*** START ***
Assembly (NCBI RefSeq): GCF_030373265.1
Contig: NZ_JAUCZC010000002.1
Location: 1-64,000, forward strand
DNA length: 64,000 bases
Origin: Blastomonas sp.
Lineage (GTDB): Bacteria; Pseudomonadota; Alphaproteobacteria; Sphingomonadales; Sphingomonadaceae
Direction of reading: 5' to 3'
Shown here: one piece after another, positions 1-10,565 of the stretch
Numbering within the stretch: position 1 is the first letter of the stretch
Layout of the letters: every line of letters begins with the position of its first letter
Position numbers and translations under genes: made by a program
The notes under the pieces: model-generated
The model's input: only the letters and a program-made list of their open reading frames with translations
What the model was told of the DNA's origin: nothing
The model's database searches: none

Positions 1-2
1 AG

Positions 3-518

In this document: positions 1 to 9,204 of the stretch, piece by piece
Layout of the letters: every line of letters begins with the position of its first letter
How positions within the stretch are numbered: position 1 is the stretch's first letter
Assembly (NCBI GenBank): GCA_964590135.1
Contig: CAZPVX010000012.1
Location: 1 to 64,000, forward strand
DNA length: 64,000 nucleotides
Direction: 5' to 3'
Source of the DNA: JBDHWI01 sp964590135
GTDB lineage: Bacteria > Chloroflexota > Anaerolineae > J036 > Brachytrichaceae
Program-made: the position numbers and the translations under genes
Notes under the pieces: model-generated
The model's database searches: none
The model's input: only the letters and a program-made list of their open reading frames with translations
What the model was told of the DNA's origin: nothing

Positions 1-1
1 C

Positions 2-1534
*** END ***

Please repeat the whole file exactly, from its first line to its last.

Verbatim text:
Assembly (NCBI RefSeq): GCF_030373265.1
Contig: NZ_JAUCZC010000002.1
Location: 1-64,000, forward strand
DNA length: 64,000 bases
Origin: Blastomonas sp.
Lineage (GTDB): Bacteria; Pseudomonadota; Alphaproteobacteria; Sphingomonadales; Sphingomonadaceae
Direction of reading: 5' to 3'
Shown here: one piece after another, positions 1-10,565 of the stretch
Numbering within the stretch: position 1 is the first letter of the stretch
Layout of the letters: every line of letters begins with the position of its first letter
Position numbers and translations under genes: made by a program
The notes under the pieces: model-generated
The model's input: only the letters and a program-made list of their open reading frames with translations
What the model was told of the DNA's origin: nothing
The model's database searches: none

Positions 1-2
1 AG

Positions 3-518

In this document: positions 1 to 9,204 of the stretch, piece by piece
Layout of the letters: every line of letters begins with the position of its first letter
How positions within the stretch are numbered: position 1 is the stretch's first letter
Assembly (NCBI GenBank): GCA_964590135.1
Contig: CAZPVX010000012.1
Location: 1 to 64,000, forward strand
DNA length: 64,000 nucleotides
Direction: 5' to 3'
Source of the DNA: JBDHWI01 sp964590135
GTDB lineage: Bacteria > Chloroflexota > Anaerolineae > J036 > Brachytrichaceae
Program-made: the position numbers and the translations under genes
Notes under the pieces: model-generated
The model's database searches: none
The model's input: only the letters and a program-made list of their open reading frames with translations
What the model was told of the DNA's origin: nothing

Positions 1-1
1 C

Positions 2-1534